A few minutes before Godspeed You! Black Emperor’s string section took the stage last night at the Ogden Theatre, a slow, bass-heavy drone began washing over the packed-in Denver crowd. Kids who had been jammed against the rail for two hours waiting for the electrifying Montreal symphonic indie-rock act suddenly stopped laughing at concert-goers near the group’s film projector who’d been making shadow puppets. For the first time at any concert I’ve covered as a journalist, the audience and those of us taking photos in the pit seemed equally awed.
By the time all eight members of Godspeed — contributing guitar, loops, keyboard, violin, stand-up and electric bass and various drums — had assembled and captivated the capacity crowd with the beautiful controlled chaos of the drone-induced opener, the response to the twinkling introductory notes of “Gathering Storm” was nearly euphoric.
The security team at the 1,600-capacity Ogden seemed to be busy all night instructing Godspeed fans not to block the few empty spaces, such as stairways, where — even at perhaps the most filled-to-the-rim Colorado show I’ve been to in five years — concert-goers clamored for a better view.
More than anything else, it is how Godspeed You! Black Emperor toys with energy — getting as quiet as one of Brian Eno’s Ambient albums or as explosive as the heavy-metal peak of a Tool record — that explains why some see the instrumental Canadian post-rock collective as so godlike.
Hypnotic black-and-white film loops — including footage of animals, cityscapes, flowers and even haunting stock-market scenes — played while Godspeed engaged in graceful chaos.
It was an especially striking performance just one day after the Super Bowl halftime show, which was a colorful display propping up seemingly meaningless pop songs. Godspeed’s show at the Ogden, by contrast, featured consistently dark images behind a band lit by only a few hazy maroon lights that allowed only those a few feet from the stage to make out the musicians’ faces.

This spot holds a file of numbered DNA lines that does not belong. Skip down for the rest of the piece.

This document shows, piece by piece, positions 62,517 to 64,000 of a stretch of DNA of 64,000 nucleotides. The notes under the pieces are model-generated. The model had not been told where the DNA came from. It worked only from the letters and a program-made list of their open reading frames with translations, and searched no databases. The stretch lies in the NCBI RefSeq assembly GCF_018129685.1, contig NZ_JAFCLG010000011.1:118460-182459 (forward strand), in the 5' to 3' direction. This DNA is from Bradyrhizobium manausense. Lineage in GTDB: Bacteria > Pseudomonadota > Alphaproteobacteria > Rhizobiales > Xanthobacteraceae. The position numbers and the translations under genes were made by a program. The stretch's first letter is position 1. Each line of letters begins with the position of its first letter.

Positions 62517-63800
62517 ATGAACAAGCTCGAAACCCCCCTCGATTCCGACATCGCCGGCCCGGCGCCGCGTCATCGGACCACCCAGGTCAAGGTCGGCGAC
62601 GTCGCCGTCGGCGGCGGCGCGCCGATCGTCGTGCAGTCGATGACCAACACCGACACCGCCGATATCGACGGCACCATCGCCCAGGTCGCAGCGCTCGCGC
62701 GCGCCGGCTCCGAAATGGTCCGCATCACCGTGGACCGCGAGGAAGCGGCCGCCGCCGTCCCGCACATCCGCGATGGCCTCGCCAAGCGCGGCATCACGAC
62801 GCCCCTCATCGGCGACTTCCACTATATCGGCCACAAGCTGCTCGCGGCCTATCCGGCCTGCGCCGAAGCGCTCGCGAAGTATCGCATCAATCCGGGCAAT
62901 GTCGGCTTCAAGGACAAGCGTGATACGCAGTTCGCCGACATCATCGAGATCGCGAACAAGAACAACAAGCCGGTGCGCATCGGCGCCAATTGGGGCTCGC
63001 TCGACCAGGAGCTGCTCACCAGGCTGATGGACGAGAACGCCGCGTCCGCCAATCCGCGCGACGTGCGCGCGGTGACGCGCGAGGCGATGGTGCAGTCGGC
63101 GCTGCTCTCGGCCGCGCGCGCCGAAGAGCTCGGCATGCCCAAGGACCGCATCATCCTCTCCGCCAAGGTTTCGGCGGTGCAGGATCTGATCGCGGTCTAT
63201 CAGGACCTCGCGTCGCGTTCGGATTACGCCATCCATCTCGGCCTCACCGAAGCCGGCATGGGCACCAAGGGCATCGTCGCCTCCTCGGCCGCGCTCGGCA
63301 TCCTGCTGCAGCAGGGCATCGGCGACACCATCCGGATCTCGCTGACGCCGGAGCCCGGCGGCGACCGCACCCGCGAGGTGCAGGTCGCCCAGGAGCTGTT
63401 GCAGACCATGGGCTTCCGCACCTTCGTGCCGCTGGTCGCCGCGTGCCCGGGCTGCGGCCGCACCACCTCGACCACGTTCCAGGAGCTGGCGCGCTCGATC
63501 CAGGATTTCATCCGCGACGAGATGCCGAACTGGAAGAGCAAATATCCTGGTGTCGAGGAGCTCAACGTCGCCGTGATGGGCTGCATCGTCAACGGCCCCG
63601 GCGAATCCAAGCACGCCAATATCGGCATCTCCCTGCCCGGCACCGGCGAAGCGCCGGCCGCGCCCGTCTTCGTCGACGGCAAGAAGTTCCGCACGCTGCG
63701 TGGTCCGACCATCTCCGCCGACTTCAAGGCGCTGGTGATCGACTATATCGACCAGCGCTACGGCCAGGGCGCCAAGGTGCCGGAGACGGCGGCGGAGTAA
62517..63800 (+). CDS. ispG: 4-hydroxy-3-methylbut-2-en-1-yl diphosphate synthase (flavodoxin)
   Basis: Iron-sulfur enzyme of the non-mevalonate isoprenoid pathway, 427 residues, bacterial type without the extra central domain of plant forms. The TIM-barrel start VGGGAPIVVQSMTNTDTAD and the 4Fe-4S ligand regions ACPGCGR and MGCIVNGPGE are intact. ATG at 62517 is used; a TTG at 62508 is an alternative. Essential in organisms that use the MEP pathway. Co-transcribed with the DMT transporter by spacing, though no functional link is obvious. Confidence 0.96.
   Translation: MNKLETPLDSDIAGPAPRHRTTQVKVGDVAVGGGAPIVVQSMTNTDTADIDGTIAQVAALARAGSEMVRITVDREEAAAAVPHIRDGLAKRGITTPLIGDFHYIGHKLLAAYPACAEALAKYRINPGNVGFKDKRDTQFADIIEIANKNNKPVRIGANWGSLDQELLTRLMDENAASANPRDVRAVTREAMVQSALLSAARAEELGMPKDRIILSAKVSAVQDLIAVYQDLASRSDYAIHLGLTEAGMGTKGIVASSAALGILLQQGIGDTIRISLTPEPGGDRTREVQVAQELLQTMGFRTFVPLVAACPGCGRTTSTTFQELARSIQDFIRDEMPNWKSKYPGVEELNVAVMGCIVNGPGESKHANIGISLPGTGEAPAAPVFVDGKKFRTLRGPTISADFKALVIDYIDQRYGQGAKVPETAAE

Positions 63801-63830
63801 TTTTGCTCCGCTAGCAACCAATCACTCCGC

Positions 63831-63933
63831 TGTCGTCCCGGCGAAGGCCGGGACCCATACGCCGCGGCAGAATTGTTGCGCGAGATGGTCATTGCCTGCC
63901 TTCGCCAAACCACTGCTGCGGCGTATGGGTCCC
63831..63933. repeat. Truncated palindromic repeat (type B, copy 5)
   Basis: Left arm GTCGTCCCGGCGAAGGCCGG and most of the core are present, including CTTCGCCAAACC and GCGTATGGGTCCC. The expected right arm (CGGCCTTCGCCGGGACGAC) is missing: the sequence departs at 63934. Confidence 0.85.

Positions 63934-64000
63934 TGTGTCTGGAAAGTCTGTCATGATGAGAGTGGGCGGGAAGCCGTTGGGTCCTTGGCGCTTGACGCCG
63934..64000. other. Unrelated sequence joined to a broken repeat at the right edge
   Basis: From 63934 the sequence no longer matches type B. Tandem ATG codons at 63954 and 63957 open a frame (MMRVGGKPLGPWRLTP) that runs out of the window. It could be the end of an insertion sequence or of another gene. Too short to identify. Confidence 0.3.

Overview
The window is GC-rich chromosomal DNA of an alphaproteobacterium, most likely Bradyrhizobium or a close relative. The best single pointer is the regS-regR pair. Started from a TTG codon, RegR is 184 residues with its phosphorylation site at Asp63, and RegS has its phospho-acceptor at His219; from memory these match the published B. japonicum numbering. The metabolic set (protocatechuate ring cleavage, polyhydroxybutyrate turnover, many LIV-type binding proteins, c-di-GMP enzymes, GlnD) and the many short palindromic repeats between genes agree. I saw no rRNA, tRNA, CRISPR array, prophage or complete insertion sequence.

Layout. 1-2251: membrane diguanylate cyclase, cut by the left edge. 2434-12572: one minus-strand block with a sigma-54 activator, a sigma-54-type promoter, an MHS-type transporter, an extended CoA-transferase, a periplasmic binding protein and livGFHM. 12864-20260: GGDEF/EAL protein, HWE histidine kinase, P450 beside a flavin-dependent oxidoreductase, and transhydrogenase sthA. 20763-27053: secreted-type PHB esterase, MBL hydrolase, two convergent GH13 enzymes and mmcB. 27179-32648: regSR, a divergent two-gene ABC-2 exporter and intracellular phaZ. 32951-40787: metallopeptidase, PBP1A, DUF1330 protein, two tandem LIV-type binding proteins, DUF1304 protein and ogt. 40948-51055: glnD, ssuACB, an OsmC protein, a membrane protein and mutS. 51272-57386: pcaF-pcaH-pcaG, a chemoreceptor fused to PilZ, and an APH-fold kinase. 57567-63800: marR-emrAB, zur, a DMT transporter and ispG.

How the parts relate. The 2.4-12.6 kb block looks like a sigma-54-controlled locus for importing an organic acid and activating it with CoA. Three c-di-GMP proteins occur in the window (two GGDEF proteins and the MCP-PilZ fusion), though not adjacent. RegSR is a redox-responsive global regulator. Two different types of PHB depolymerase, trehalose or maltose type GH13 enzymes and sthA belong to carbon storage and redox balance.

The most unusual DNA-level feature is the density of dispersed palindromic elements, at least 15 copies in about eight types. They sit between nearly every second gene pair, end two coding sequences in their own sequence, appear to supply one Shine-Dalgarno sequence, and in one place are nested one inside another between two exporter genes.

But the music spoke volumes, most powerfully during "Peasantry or 'Light! Inside of Light!'," from the 2015 album Asunder, Sweet and Other Distress. “Peasantry” has the waltzing thump often found in drone-focused stoner metal, but the big, distorted electric guitar and bass at the song’s roots are brilliantly betrayed by what’s obvious in the best of Godspeed’s material: If Godspeed is a symphonic-rock machine, the steady drums are the engine; the string section is the fuel; and David Bryant’s lyrical guitar, with which he leads the whole octet from a folding chair, is the windshield through which we see the band’s apocalyptic vision.
Assembled around five monitors and a slew of pedals that made the stage look like an electronics workshop, the eight members of Godspeed reached the show’s summit with the slow-building “Blaise Bailey Finnegan III,” which includes field recordings of a disturbed American poet anticipating an armed revolution. During the song’s several violent peaks, which seem to all but invite listeners to contemplate the darkest parts of themselves, you realized how many bands “Blaise Bailey” alone has inspired since its release in 1999. Thankfully, not only is the collective that created that sort of “symphony of deconstruction” post-rock blueprint still around; it’s still bringing theaters full of fans to their tiptoes to check out brand-new ideas that make its young imitators sound like one-trick ponies.
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By the Way: Xylouris White, which features only a lute and bombastic jazz drumming, opened the show and was quickly embraced by the young audience. Former Dirty Three drummer Jim White vibed well with George Xylouris, who is from the island of Crete, and the duo’s chemistry injected all kinds of international flavor into a wild avant-rock stew. When White and Xylouris first sat down on stage, two concert-goers had this great exchange: “It’s Wayne Coyne! It’s two Wayne Coynes! It’s the Wayne Coynes!”
Not your average pedal board